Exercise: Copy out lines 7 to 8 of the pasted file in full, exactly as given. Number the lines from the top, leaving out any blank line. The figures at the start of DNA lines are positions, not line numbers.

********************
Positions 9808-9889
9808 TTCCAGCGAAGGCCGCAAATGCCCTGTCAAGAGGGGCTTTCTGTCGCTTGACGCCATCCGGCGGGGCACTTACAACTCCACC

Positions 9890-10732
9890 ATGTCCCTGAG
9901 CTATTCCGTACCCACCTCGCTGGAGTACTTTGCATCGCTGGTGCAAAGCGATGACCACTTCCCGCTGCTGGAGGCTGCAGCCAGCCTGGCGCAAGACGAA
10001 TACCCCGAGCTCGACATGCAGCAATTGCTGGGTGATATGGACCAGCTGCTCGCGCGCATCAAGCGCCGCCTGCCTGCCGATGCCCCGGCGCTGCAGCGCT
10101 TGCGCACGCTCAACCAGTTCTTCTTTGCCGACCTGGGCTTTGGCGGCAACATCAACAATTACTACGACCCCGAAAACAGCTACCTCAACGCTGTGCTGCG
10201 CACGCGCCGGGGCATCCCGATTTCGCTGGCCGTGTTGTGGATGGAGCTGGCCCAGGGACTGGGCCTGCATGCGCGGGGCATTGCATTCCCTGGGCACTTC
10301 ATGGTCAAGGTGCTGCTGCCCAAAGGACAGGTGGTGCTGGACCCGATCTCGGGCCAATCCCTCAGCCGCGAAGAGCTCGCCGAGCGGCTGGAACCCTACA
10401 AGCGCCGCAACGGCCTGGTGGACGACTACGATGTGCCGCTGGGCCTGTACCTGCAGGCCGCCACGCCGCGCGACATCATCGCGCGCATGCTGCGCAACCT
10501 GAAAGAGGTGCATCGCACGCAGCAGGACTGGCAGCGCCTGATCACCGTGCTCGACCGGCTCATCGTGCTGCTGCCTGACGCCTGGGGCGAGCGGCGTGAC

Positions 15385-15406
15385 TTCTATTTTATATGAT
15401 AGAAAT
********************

10101 TGCGCACGCTCAACCAGTTCTTCTTTGCCGACCTGGGCTTTGGCGGCAACATCAACAATTACTACGACCCCGAAAACAGCTACCTCAACGCTGTGCTGCG
10201 CACGCGCCGGGGCATCCCGATTTCGCTGGCCGTGTTGTGGATGGAGCTGGCCCAGGGACTGGGCCTGCATGCGCGGGGCATTGCATTCCCTGGGCACTTC